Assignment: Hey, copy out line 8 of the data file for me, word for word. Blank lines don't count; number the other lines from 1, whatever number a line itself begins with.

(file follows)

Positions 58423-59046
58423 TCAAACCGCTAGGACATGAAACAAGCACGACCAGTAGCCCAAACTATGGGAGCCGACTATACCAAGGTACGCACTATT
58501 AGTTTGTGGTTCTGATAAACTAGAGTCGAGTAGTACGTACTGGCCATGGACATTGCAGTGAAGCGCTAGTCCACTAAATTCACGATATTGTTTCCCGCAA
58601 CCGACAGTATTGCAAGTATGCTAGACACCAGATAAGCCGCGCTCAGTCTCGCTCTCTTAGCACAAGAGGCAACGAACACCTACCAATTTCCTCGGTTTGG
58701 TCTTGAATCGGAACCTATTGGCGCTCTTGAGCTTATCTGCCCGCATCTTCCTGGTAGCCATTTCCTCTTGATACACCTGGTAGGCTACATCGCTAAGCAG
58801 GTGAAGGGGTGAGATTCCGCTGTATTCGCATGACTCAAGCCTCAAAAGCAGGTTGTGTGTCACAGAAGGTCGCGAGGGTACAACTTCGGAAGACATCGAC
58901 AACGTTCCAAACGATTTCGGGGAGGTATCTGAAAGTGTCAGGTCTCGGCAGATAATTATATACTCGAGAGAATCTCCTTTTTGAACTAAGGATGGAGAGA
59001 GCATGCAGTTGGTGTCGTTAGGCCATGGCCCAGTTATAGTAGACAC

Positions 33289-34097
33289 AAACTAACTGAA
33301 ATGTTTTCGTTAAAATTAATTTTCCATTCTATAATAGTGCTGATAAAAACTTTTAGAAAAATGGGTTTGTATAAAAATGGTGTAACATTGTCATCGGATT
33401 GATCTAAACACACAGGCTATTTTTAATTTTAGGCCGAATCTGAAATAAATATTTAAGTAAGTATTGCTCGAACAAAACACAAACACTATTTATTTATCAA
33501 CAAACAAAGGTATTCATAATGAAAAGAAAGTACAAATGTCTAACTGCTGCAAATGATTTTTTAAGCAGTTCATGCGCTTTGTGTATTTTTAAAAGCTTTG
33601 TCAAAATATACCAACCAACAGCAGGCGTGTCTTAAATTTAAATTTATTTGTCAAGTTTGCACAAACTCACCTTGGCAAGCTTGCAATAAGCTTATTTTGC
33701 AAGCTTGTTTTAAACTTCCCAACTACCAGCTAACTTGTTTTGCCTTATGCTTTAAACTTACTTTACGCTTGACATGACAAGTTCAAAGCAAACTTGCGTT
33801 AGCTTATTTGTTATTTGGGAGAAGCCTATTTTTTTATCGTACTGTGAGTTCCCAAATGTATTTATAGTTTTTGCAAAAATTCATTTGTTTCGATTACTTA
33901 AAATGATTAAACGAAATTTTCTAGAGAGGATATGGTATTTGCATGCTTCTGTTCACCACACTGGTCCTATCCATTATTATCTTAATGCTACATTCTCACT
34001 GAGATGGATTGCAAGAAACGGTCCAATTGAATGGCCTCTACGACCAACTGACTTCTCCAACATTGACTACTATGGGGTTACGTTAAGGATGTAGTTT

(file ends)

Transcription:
59001 GCATGCAGTTGGTGTCGTTAGGCCATGGCCCAGTTATAGTAGACAC